Shortage of mental health treatment around the world

In Canada the area of mental health is often referred to as the orphan of our health care system.

It is widely known that mental health care receives less attention and funding than other major areas of health even though mental illness affects roughly one in five Canadians, causes significant disability and costs our economy billions every year.

Although I have discussed this shortfall in the Canadian system in several past columns, I have not directly addressed the state of mental health care around the world. Unfortunately, Canada is not the only country where the mentally ill are neglected by the national health care system.

Mental illness remains a peripheral issue on the global health agenda even while the World Health Organization reports depression will be the second leading cause of disability worldwide within a very few years.

Because of this and since there are strong linkages between mental and other health problems, the entire global health community needs to become involved and must act on the knowledge that global health is not solely about controlling infectious diseases.

As with many medical conditions, most people with mental disorders live in low or middle income countries while the majority of mental health resources are found in high income countries.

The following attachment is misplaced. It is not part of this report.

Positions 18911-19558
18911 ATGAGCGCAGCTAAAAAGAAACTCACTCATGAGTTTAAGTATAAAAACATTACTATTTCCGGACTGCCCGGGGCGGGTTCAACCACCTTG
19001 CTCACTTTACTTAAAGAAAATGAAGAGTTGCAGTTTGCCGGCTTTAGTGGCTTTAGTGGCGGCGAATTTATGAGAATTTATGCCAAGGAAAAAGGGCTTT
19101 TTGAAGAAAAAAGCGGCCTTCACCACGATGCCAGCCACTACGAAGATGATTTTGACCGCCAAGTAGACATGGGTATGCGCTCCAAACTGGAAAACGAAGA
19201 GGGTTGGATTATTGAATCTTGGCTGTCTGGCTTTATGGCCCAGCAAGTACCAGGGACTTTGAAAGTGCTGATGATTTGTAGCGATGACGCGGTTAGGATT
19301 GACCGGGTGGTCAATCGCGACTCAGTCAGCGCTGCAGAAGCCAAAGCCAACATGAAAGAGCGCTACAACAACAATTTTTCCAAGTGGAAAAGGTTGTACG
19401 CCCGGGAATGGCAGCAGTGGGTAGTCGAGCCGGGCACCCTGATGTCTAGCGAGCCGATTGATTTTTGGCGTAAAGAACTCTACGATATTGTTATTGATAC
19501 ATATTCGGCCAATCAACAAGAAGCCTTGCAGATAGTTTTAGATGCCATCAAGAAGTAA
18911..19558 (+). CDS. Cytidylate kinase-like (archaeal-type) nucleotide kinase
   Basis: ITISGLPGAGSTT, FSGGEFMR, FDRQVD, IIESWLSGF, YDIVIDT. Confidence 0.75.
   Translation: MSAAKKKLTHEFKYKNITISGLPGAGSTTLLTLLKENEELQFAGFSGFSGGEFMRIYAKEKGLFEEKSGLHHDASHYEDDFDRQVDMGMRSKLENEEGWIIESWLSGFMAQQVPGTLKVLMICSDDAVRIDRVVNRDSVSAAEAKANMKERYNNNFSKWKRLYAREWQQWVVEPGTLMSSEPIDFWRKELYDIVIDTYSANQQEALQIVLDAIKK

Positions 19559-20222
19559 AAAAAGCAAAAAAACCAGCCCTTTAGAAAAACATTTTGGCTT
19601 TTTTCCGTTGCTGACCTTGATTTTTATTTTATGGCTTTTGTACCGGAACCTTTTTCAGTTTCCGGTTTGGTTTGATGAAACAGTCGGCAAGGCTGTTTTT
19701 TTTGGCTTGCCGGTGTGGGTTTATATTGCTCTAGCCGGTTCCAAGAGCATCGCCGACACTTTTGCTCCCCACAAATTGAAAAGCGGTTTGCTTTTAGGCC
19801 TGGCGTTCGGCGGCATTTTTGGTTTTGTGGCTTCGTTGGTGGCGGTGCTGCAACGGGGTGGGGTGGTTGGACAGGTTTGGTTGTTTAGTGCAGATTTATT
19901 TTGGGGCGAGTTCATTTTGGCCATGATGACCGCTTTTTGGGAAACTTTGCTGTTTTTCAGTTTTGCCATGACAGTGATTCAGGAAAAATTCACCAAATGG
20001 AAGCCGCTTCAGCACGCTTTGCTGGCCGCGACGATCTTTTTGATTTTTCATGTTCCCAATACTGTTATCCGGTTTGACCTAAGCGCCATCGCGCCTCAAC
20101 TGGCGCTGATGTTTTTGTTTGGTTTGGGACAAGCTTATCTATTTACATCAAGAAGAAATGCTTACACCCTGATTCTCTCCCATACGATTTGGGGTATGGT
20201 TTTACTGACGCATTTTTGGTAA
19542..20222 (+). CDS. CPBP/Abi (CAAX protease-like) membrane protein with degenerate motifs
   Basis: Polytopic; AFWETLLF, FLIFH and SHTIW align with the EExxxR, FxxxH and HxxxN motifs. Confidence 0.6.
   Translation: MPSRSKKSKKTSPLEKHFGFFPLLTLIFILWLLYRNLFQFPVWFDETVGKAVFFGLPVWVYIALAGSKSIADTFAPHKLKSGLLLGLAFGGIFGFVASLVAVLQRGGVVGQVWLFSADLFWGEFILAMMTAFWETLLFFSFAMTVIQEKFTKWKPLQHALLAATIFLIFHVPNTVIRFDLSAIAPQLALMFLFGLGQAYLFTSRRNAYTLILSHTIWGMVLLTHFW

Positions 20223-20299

In developing countries, the vast majority of people living with mental illness do so in communities where they receive little or no care or are placed in very primitive mental hospitals.

Socioeconomic factors such as housing, employment and stability are very important when dealing with mental illness. Not only do these factors affect the trajectory of a disease – making it worse if they are not in place – but these survival necessities are often lost as a result of mental illness.

If we don’t deal with the social determinants of health by improving living conditions we will make no progress in reducing the burden of mental illness around the world.

Even with more resources, high income countries like Canada, the US and European nations are not exempt from the burden of mental illness.

Unlike most other health problems including heart disease and many cancers, mental illnesses are the chronic health problems of young people. Half of all adults with mental illness experience symptoms by the age of 14 even when diagnosis and treatment are usually at least a decade away.

Battling the onset of disability from such a young age can tremendously affect a person’s potential in pursuit of education, employment and meaningful relationships.

Of course, mental illness is also implicated in virtually all of the almost 4,000 suicides in Canada each year as well as in many homicides.

According to US data, mental illness including substance abuse accounts for 40 percent of non-infectious disease in the US and people with mental illness are the largest group drawing federal disability payments in that country as well.

Any way you look at it, the burden of mental illness is huge for individuals, families, nations and the world. We have the knowledge to solve many of the compounding problems associated with mental illness. Unfortunately, this knowledge is not being used effectively in the field.


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